31202French River Cruises: 3 Great Waterways in France

French river cruises provide the perfect space in which to discover the country’s beating heart. Travelling along three of its most famous rivers will give you an insight into the rich history, culture and lifestyle of modern France, while also echoing back to a time in the past in which travel was leisurely and moved at nature’s pace.

Three of my favourite waterways in this beautiful country can be found in the north, creating a network of discovery which stretches from Paris and through Burgundy to the vineyards of Champagne; they are the Marne, the Seine and the Yonne. Take one of the many French river cruises down any of these great waterways and you will discover a hidden France seen only from its riverbanks.

The Marne

Flowing across the Langres Plateau in the north, the Marne is relatively short at just 326 miles but runs through some of the country’s most picturesque countryside. Passing the towns of Chaumont, Châlons-sure-Marne and Épernay it travels through the famous wine-growing landscape of Champagne before joining the Seine to the east of Paris.

For those wishing to explore this wonderful waterway, join one of the French river cruises which travel from Paris to Épernay, the route will take you someway down this beautiful stretch of water.

The Seine

Probably one of France’s most famous rivers, thanks to its progression through the heart of Paris, dividing the city into the famous Left and Right banks, the Seine has much more to offer curious travellers than just the marvellous City of Light.The waterway passes no fewer than six UNESCO World Heritage Sites (including the Palace of Versailles, Chartres Cathedral, the Palace of Fontainebleau and Le Havre) on its 485-mile journey through Burgundy to the coast of Normandy.

Join a cruise from Paris to Auxerre to take in the wonderful sights of the Seine.

The Yonne

The Yonne is the shortest of the major tributaries of the Seine feeding the Paris basin. From its source at the foot of Mont Preneley in the Morvan Natural Park to where it joins with the Seine at Montereau, the passage is only 182 miles long. The home of the ancient Gauls who presided over the area from their fortified city of Bibracte, the Morvan Forest is a fascinating echo back to France’s earliest history and a wonderful place to explore on a cruise. Making its way through Clamecy and the Yonne area, the river then joins the Cure above Auxerre and travels another 70 miles downstream from the famous city to pass through Joigny and Sens.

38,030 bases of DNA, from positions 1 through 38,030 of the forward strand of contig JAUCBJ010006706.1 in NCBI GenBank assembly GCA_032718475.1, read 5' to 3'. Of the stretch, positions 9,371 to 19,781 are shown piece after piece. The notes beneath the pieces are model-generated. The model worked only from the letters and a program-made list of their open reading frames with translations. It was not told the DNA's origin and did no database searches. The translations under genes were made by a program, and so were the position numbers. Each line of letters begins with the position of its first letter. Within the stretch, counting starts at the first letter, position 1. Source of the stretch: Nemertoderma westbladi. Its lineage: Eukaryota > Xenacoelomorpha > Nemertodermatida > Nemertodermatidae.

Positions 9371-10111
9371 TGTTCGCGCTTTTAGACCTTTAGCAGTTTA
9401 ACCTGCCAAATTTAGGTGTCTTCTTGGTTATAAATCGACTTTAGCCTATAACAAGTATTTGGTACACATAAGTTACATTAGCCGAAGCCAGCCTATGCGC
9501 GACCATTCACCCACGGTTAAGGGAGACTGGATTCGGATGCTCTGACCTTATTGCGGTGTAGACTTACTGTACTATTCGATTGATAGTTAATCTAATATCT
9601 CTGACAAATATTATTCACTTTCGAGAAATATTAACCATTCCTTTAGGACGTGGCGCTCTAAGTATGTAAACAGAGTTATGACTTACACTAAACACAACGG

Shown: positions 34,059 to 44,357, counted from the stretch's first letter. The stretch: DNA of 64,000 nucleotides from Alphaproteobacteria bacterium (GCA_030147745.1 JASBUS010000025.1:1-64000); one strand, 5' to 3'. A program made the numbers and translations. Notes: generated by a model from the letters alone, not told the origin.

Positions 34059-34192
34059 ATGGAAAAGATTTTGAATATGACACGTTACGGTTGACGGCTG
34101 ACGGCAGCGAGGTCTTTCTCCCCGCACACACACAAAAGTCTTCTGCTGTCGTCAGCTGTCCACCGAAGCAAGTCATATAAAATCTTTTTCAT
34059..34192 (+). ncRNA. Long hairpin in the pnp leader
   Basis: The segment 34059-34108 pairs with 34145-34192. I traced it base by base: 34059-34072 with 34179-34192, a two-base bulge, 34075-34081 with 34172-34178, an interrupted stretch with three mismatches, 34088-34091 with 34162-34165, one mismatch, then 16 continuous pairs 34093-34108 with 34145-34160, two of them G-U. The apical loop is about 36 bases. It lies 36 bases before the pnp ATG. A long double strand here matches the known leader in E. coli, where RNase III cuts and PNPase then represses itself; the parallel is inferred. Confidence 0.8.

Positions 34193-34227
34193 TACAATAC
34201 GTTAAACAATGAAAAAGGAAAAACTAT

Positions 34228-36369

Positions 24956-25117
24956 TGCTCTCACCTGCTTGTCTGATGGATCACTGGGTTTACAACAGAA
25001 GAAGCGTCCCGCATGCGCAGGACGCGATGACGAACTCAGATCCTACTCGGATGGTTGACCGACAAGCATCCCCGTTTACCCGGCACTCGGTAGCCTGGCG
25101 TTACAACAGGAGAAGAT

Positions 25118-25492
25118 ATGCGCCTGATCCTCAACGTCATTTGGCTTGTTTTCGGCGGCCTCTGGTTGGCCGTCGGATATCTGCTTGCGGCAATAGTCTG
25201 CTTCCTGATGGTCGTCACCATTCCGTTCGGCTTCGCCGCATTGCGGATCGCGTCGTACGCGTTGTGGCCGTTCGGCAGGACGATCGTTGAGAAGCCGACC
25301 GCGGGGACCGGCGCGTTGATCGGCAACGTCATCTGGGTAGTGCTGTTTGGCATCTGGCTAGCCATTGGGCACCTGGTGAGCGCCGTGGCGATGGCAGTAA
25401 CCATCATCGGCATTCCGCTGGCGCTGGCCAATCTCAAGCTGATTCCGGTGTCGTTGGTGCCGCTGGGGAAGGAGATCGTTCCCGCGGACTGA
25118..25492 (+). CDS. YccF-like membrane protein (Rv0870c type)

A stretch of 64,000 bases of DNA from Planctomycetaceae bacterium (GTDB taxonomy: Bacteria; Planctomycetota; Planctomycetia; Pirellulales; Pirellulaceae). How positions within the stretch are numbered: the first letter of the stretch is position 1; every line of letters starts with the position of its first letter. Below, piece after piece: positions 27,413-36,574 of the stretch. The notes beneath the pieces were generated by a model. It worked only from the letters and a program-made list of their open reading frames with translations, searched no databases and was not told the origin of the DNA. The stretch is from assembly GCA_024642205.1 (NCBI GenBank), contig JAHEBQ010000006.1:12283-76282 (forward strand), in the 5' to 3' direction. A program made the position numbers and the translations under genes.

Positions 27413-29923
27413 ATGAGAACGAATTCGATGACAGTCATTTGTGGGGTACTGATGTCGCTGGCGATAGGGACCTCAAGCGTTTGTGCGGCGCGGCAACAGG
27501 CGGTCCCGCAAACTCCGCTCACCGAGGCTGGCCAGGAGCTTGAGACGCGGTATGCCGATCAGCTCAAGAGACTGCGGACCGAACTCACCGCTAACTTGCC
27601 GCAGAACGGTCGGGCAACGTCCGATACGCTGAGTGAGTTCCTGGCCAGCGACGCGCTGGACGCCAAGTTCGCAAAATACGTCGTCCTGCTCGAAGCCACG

To see the sights of the Yonne and travel its deep woodland gorges and undulating hills of vineyards, take a cruise from Auxerre to Chevroches in the Burgundy region.

French river cruises offer travellers a unique opportunity to see France from the peace and seclusion of its ancient waterways. You’ll enjoy meandering your way past picturesque rural scenes, historic towns and cities and past the country’s most famous vineyards, discovering the true essence of the place from its tranquil waters.

Paul Newman is the Marketing and E-Systems Executive for European Waterways, the UK's most respected provider of all-inclusive, luxury river cruises and barge holidays throughout Europe. If you're looking for the most exciting French river cruises European Waterways is an ideal choice. Part of a team of experienced barging aficionados, Paul is first in line to endorse the perks of a slow-paced barge cruise to anyone looking for a unique holiday experience.

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